2. Medium Intensity Intervention: Participants will receive mailed culturally appropriate educational material describing CRC screening options available, including MT-sDNA, and navigated follow-up outreach reminders
  3. Usual Care (Control arm): All other communities in the participating Tribal health region will serve as the reference group receiving usual care (i.e., screening recommendation at a clinic visit) Participants receiving the high intensity intervention are expected to have a 20% increase in screening uptake while those receiving medium intensity intervention will have a 10% increase in screening uptake over those receiving usual care. The study will also measure MT-sDNA sample quality and neoplastic yield in these remote Alaska Native communities. The investigators anticipate that the proportion of MT-sDNA tests meeting quality control standards will be the same as in the general US population (96%) and that pre-cancerous polyp detection rates at diagnostic post-MT-sDNA colonoscopy will exceed routine clinical practice rates in the general US population (52%-67%).

During and following the graded intensity intervention, the investigators will survey samples of patients to evaluate their awareness and response to the CRC screening intervention. The investigators will assess their perceived severity, perceived susceptibility, perceived benefits, perceived barriers, and self-efficacy relevant to CRC screening as well as measure the time-to-respond and screening method used. The study will use focus groups and key informant interviews to learn about factors associated with screening response. For the focus groups, AN people ages 45-75 who are unscreened or non-adherent to screening guidelines (colonoscopy within 10 years, sigmoidoscopy within five years, or fecal occult blood testing within preceding 12 months) will be invited to provide their views on barriers to and facilitators of screening, including barriers described in the literature and identified in the investigators previous work. Non-adherence will be identified through tribal medical records. Each focus group will last up to two hours, and will include 6-8 participants. All focus groups will be stratified by gender, and focus groups will be balanced so that approximately equal numbers of men and women are included in the analysis.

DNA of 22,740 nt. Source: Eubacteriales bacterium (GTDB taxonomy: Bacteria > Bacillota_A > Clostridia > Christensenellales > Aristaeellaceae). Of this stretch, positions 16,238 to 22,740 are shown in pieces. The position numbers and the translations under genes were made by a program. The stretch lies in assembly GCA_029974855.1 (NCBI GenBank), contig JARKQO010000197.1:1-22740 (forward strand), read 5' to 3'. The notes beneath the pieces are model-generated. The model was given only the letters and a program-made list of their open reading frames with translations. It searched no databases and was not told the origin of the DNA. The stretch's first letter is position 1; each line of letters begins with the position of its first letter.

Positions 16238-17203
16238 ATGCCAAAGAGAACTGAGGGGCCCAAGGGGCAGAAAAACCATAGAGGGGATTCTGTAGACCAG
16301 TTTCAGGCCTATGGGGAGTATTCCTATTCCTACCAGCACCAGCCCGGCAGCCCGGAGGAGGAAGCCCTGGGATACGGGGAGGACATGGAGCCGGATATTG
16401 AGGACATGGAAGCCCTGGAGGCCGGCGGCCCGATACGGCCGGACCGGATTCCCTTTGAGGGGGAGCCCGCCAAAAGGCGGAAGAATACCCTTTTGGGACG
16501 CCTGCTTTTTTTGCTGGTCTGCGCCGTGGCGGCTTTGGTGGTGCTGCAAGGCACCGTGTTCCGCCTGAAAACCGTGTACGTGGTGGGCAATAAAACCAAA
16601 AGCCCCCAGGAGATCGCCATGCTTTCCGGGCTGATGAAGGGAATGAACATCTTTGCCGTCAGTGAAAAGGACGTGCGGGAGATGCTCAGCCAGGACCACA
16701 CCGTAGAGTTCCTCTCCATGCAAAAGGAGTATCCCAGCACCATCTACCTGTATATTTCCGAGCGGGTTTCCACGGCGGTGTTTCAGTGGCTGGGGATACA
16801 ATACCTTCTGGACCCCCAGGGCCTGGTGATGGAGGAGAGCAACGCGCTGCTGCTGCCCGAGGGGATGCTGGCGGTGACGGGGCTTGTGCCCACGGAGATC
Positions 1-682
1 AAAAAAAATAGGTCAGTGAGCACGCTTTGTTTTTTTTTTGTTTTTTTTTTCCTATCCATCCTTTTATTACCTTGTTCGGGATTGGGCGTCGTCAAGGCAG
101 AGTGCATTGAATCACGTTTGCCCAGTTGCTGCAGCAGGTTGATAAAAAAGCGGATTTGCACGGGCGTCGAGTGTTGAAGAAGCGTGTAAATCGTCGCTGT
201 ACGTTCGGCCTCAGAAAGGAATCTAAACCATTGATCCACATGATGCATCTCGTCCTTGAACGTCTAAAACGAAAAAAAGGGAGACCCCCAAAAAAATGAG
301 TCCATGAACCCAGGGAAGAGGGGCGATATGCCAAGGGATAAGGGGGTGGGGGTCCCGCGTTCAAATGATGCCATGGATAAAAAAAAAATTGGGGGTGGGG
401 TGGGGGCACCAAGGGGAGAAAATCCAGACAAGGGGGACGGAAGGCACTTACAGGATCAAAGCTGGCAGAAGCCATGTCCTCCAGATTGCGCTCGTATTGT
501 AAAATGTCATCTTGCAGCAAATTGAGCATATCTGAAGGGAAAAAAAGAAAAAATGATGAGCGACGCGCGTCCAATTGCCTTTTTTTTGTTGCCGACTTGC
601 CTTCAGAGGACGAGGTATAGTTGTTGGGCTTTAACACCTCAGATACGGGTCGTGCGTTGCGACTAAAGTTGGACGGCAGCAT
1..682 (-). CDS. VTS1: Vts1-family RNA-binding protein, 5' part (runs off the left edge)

The investigators will also conduct a brief survey and key informant interviews (6-8 clinician interviews at each location) among community health aides, providers, and tribal health system administrators using validated measures of intervention feasibility, acceptability, and appropriateness to characterize provider- and system-level barriers and promotors to MT-sDNA implementation.

Details
Condition Colorectal Cancer
Treatment multi-target stool DNA test
Clinical Study IdentifierNCT04336397
SponsorAlaska Native Tribal Health Consortium
Last Modified on29 May 2022

Eligibility

Yes No Not Sure

Inclusion Criteria

Alaska Native adults eligible to receive health care through the Alaska Tribal Health System
Active health system users with at least one Alaska Tribal Health System visit in the previous three years
Due for colorectal cancer screening (have not had colonoscopy in past 10 years or fecal occult blood test in past 1 year or flexible sigmoidoscopy in past 5 years)

Exclusion Criteria

History of familial adenomatous polyposis
Hereditary non-polyposis CRC
Previous colonoscopic evidence of inflammatory bowel disease, Crohn's disease, colorectal adenomas, or CRC
Known history of colectomy